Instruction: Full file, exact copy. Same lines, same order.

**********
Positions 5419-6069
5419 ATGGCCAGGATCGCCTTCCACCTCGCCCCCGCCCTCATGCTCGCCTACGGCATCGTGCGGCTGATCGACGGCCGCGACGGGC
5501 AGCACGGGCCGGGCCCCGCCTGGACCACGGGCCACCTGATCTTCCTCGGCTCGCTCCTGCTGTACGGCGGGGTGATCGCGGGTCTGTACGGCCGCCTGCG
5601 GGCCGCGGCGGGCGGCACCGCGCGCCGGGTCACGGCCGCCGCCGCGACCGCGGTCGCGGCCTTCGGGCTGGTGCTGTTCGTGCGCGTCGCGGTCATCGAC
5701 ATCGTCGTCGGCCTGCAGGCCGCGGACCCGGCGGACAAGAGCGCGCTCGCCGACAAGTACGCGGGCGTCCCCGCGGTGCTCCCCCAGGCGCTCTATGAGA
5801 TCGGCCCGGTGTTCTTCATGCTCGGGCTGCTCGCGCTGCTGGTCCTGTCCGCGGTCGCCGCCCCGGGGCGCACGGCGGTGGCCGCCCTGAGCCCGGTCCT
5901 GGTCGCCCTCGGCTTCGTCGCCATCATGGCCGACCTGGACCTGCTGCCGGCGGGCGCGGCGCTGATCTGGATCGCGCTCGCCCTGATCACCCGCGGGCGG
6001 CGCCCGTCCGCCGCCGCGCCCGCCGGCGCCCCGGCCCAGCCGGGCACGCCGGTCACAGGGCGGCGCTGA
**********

Positions 5419-6069
5419 ATGGCCAGGATCGCCTTCCACCTCGCCCCCGCCCTCATGCTCGCCTACGGCATCGTGCGGCTGATCGACGGCCGCGACGGGC
5501 AGCACGGGCCGGGCCCCGCCTGGACCACGGGCCACCTGATCTTCCTCGGCTCGCTCCTGCTGTACGGCGGGGTGATCGCGGGTCTGTACGGCCGCCTGCG
5601 GGCCGCGGCGGGCGGCACCGCGCGCCGGGTCACGGCCGCCGCCGCGACCGCGGTCGCGGCCTTCGGGCTGGTGCTGTTCGTGCGCGTCGCGGTCATCGAC
5701 ATCGTCGTCGGCCTGCAGGCCGCGGACCCGGCGGACAAGAGCGCGCTCGCCGACAAGTACGCGGGCGTCCCCGCGGTGCTCCCCCAGGCGCTCTATGAGA
5801 TCGGCCCGGTGTTCTTCATGCTCGGGCTGCTCGCGCTGCTGGTCCTGTCCGCGGTCGCCGCCCCGGGGCGCACGGCGGTGGCCGCCCTGAGCCCGGTCCT
5901 GGTCGCCCTCGGCTTCGTCGCCATCATGGCCGACCTGGACCTGCTGCCGGCGGGCGCGGCGCTGATCTGGATCGCGCTCGCCCTGATCACCCGCGGGCGG
6001 CGCCCGTCCGCCGCCGCGCCCGCCGGCGCCCCGGCCCAGCCGGGCACGCCGGTCACAGGGCGGCGCTGA